1:10 Now I appeal to you, brothers and sisters, by the name of our Lord Jesus Christ, that all of you be in agreement and that there be no divisions among you, but that you be united in the same mind and the same purpose. 11 For it has been reported to me by Chloe’s people that there are quarrels among you, my brothers and sisters. 12 What I mean is that each of you says, “I belong to Paul,” or “I belong to Apollos,” or “I belong to Cephas,” or “I belong to Christ.” 13 Has Christ been divided? Was Paul crucified for you? Or were you baptized in the name of Paul? 14 I thank God that I baptized none of you except Crispus and Gaius, 15 so that no one can say that you were baptized in my name. 16 (I did baptize also the household of Stephanas; beyond that, I do not know whether I baptized anyone else.) 17 For Christ did not send me to baptize but to proclaim the gospel, and not with eloquent wisdom, so that the cross of Christ might not be emptied of its power. 18 For the message about the cross is foolishness to those who are perishing, but to us who are being saved it is the power of God.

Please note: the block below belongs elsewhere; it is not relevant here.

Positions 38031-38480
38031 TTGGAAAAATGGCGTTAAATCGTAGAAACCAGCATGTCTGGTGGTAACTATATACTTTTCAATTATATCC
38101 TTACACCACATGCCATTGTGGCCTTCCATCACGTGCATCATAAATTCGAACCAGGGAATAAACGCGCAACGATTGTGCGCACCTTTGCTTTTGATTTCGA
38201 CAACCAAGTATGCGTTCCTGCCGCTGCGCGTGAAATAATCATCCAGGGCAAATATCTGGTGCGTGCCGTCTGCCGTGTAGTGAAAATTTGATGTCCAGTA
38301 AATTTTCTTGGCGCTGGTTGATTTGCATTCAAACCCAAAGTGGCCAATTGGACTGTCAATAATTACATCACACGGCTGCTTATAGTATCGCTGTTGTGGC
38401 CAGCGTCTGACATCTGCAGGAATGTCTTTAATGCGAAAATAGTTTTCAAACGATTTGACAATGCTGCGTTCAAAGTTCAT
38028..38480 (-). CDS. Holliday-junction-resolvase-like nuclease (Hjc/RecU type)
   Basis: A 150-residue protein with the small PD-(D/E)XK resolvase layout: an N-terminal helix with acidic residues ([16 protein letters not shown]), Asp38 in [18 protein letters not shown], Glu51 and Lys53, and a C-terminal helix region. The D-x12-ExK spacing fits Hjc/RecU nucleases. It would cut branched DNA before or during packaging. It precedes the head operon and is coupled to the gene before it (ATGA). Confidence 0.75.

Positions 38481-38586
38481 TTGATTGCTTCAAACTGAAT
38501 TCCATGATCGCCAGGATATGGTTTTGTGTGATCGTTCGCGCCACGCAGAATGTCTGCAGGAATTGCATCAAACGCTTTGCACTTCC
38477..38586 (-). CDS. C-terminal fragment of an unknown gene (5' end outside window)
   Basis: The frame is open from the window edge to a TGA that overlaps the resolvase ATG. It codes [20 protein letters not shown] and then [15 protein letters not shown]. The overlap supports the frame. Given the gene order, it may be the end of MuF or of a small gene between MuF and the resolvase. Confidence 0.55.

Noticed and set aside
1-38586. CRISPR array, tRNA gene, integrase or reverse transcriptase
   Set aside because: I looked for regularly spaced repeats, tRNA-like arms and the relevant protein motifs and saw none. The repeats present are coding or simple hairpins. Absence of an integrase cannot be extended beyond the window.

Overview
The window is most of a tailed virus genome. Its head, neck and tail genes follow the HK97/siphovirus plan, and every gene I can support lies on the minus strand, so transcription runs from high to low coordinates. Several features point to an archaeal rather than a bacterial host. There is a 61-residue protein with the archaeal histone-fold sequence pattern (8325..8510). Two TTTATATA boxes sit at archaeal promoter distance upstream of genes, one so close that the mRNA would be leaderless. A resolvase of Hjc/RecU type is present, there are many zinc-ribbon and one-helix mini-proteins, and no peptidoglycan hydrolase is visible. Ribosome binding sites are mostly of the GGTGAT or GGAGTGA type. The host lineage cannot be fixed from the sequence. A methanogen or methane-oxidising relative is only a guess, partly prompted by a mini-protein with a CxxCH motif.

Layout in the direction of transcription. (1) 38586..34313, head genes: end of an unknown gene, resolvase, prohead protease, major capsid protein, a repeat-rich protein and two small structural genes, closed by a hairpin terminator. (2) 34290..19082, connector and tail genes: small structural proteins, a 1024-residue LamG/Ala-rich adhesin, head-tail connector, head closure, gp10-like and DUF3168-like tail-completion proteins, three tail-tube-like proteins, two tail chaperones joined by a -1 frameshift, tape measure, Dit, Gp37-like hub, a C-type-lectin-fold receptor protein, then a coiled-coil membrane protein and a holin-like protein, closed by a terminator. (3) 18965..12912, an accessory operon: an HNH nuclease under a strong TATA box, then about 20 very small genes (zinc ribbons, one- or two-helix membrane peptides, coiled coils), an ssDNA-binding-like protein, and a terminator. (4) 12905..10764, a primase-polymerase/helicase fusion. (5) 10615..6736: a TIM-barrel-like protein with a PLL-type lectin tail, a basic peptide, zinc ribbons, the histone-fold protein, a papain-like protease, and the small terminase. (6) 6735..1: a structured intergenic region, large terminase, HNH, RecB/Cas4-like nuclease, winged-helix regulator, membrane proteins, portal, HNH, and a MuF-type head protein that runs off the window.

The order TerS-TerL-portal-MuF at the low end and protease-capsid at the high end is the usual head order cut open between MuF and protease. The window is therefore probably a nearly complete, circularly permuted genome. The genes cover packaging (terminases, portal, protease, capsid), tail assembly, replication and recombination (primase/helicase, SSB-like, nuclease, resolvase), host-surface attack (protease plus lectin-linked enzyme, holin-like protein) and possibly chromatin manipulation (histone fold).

The Holy Gospel:  Matthew 4:12-23
We pick up the story in Matthew as Jesus begins his public ministry (the beginning of chapter 4 is the story of the temptation in the wilderness).  We are given three important pieces of information. He makes his home base in Galilee (a very mixed Jewish/Gentile territory) rather than Jerusalem or Judah.  Second, he calls disciples from among the common Jewish folk of Galilee: fishermen.  Third, his initial message is the same as John’s: “Repent, for the kingdom of heaven has come near.”  But then he goes out “throughout Galilee” not only with the message, but with acts of this kingdom as well.  Matthew calls his message “good news” or “gospel,” (in Greek euangellion, from which we get “evangelism”) a word whose use began with the prophet Isaiah of the Exile (Isaiah 52:& and 62:1).